Another more specific object of the invention is to provide a two-step BPCS circuit. This is achieved by a two-step BPCS circuit according to the invention, which comprises a first BPCS circuit according to the invention for producing signal samples with a first sample rate; a chopping circuit for chopping the signal from the first BPCS circuit symmetrically in time at its signal output or output pair with the frequency of a clock signal equal to the first sample rate; a differential-out amplifier for amplifying the signal from the chopping circuit differentially; wherein the first signal input and the second signal input of said second BPCS are connected to the signal output pair of said amplifier for producing signal samples at the signal output or output pair with a second sample rate.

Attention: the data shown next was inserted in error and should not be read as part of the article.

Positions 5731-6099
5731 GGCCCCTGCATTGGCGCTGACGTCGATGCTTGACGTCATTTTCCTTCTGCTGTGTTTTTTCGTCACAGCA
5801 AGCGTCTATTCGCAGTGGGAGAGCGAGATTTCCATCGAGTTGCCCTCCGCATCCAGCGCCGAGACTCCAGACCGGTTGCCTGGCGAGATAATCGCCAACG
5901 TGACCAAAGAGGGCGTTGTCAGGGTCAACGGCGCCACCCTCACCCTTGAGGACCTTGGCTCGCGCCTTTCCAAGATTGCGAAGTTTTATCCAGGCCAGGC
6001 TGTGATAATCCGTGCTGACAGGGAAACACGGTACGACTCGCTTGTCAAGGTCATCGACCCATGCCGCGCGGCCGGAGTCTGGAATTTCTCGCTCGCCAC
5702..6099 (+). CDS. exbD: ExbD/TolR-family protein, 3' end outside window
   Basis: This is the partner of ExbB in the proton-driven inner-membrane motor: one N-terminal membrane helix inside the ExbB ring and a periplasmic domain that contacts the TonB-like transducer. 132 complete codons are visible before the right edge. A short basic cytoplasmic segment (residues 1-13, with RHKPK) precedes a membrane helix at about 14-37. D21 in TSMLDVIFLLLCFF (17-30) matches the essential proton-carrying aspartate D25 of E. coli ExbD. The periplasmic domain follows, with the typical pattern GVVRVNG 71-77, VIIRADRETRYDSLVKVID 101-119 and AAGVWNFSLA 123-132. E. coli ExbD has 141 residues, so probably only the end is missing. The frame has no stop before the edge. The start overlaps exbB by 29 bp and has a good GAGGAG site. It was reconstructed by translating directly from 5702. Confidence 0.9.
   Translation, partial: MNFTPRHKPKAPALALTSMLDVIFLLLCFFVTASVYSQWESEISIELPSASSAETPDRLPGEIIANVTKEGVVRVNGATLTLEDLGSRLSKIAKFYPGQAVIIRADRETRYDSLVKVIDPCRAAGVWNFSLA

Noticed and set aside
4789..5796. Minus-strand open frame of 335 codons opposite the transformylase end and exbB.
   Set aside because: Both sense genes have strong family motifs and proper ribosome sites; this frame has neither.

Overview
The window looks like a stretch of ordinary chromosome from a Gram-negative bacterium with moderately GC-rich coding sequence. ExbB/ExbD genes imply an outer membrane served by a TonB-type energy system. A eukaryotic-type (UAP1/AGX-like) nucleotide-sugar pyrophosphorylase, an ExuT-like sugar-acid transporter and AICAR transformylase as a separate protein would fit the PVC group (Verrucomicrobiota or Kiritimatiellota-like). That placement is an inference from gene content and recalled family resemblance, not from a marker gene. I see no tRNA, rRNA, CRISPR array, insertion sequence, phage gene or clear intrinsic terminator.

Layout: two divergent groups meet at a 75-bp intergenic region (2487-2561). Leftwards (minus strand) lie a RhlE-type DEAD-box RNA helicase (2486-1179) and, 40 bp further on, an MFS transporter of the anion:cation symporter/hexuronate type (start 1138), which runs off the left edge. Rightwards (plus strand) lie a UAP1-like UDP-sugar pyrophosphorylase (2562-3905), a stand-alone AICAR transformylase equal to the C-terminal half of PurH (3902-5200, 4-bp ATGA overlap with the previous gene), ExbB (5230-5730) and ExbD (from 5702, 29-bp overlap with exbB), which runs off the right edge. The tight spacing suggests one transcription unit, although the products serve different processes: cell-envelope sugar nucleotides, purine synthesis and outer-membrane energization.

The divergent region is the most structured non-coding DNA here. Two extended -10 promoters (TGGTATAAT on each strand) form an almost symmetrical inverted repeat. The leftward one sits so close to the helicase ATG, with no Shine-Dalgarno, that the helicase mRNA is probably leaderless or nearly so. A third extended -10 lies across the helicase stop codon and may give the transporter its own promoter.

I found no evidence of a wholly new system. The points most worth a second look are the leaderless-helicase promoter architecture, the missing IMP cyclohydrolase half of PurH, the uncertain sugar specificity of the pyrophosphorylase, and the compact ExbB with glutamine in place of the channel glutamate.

A further specific object of the invention is to provide a front-end sampling radio receiver. This is obtained by a front-end sampling radio receiver according to the invention, which comprises a low pass filter with a bandwidth up to twice the clock frequency for receiving and filtering a radio signal; a low noise amplifier for producing a differentially amplified radio signal from the filtered signal; a local oscillator for producing an I-clock signal at its signal output; a π/2 phase shifter with a signal input connected to the local oscillator for producing a Q-clock signal at its signal output with the same amplitude and π/2 phase shift with respect to the I-clock signal; wherein two ends of the signal output pair of said low noise amplifier are respectively connected both to the first BPCS circuit and the second BPCS circuit respectively, said I-clock signal output is connected to the clock input of said first BPCS circuit, and the Q-clock signal output is connected to the clock input of the second BPCS circuit, for producing base-band I-samples of the radio signal at the signal output or output pair of the first BPCS circuit, base-band Q samples of the radio signal at the signal output or output pair of said second BPCS circuit.